“In nothing be anxious; but in everything by prayer and supplication with thanksgiving let your requests be made known unto God. And the peace of God, which passeth all understanding, shall guard your hearts and your thoughts in Christ Jesus.” – Philippians 4:6-7, ASV
“But how am I to obey an exhortation like this when troubles are surging around me, and my poor, restless mind will not be at peace? I feel I must tell somebody. My exercises are like those of the Psalmist perhaps, who wrote on one occasion, “I am so agitated that I cannot speak” (Ps. 77:4, F. W. Grant’s Trans.). What, then shall I do? To whom shall I turn? It is so natural to worry and fret under circumstances such as these; though I tell myself over and over again that nothing is gained thereby, and my trouble only seems to become exaggerated as I try to carry my own burdens.
But the Spirit of God points the way out. He would have me bring everything, the great things and the little things, perplexing conditions and trying circumstances of every character, into the presence of God, and leave them there. By prayer and supplication, not forgetting thanksgiving for past and present mercies, He would have me pour out my requests into God. I may feel that I do not know the mind of the Lord in regard to them, but that need not hinder. I am to make known my “requests,” counting on His wisdom to do for me that which is best both for time and eternity. Thus, casting my care upon Him, and leaving all in His own blessed hands, the peace of God, a peace passing all understanding, shall guard, as with a military garrison, my heart: and (blessed truth, if I but enter into it) my thoughts, or “mind,” as it is here translated, through Christ Jesus.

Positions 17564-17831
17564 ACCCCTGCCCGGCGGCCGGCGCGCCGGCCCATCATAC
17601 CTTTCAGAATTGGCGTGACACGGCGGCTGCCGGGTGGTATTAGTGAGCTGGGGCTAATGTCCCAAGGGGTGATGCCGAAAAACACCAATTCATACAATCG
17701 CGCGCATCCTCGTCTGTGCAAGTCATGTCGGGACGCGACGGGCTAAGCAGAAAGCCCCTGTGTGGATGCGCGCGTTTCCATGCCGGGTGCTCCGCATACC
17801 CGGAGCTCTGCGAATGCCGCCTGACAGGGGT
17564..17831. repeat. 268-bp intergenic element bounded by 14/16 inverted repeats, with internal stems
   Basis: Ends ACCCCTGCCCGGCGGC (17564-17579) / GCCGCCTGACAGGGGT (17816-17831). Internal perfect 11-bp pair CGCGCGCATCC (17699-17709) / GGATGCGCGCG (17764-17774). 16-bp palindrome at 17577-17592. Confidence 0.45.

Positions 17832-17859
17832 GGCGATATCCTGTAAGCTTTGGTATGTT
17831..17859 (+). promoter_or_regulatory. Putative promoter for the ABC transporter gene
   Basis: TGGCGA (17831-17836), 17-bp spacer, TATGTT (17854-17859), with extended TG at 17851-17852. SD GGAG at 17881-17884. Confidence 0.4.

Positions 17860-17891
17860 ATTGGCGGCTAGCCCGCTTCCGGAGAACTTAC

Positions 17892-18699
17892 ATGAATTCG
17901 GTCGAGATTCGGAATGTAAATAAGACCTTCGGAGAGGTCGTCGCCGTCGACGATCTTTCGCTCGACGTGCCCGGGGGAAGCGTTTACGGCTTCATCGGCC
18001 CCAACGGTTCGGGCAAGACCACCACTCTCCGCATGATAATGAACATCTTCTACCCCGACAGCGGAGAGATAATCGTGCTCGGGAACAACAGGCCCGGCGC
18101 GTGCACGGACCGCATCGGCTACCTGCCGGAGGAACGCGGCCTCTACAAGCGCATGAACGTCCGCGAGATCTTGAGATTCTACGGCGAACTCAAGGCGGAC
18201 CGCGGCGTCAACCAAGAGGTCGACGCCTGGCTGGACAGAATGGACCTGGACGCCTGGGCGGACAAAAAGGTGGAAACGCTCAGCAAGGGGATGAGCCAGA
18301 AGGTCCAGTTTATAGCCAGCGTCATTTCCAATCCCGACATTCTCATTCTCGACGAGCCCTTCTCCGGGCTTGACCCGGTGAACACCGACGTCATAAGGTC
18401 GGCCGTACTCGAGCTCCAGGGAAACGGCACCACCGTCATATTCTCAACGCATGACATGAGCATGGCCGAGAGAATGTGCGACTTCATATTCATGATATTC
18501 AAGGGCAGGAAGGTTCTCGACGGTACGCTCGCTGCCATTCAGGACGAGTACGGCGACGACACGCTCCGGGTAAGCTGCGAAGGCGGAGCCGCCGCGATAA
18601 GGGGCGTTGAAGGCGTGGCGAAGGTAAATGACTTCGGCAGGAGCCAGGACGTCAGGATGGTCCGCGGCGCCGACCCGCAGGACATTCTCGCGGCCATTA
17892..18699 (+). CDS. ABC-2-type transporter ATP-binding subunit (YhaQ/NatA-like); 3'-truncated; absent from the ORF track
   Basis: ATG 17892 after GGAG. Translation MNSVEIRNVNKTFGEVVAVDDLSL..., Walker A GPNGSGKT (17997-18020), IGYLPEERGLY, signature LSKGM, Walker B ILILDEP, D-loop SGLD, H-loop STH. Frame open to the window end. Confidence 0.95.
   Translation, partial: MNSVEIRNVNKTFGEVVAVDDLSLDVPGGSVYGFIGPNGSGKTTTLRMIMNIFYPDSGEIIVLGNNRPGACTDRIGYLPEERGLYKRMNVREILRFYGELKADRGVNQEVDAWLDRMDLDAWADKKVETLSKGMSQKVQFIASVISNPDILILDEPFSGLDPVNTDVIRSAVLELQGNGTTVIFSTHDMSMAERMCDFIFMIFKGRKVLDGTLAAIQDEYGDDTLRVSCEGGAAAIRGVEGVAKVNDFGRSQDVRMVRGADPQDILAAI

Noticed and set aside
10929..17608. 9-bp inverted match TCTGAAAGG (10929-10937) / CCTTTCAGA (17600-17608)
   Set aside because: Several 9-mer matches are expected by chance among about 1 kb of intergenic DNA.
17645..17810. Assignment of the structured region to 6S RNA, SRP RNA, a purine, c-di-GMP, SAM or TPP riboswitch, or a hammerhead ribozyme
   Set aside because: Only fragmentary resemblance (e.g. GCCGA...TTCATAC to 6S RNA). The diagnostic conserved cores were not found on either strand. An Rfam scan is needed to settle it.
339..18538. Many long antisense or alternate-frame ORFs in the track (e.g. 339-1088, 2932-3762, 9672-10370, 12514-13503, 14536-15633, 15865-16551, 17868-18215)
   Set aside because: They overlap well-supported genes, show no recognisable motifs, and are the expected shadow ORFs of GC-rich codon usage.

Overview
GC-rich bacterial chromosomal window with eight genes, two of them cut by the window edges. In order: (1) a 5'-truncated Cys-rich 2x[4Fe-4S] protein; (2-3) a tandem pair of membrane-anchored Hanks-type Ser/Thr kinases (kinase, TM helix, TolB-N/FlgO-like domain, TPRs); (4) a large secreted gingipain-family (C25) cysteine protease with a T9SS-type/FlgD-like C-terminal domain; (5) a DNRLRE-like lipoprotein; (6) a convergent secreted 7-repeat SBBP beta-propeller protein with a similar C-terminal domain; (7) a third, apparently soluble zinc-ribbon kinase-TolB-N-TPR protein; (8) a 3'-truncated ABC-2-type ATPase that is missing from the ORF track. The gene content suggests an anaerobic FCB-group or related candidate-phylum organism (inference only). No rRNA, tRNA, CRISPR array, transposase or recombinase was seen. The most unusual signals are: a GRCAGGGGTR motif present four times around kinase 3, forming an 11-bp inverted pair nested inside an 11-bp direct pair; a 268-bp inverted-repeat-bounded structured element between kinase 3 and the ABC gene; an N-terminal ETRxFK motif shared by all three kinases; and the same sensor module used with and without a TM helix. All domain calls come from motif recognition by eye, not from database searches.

But this I cannot do for myself. I may tell myself over and over that I will not worry, will not fret, but my thoughts, like untamed horses with the bit in their teeth, if I may use such an illustration, seem to run away with me. Or, like an attacking army, they crowd into the citadel of my mind, and threaten to overwhelm me. But God, Himself, by the Holy Spirit, has engaged to so garrison my mind, and so protect my restless heart, that my thoughts shall neither run away with me, nor yet overwhelm me. Every thought will be brought into captivity to the obedience of Christ. Thus I shall enjoy the peace of God, a peace beyond all human comprehension, as I leave my burdens where faith delights to cast every care, at the feet of Him who, having not withheld His own Son, has now declared that through Him He will freely give me all things. In this I can rest, for He cannot deny Himself.”1
• H. A. Ironside (1876-1951), Notes on the Epistle to the Philippians (Neptune, NJ: Loizeaux Brothers, 1976/1922), 111-113.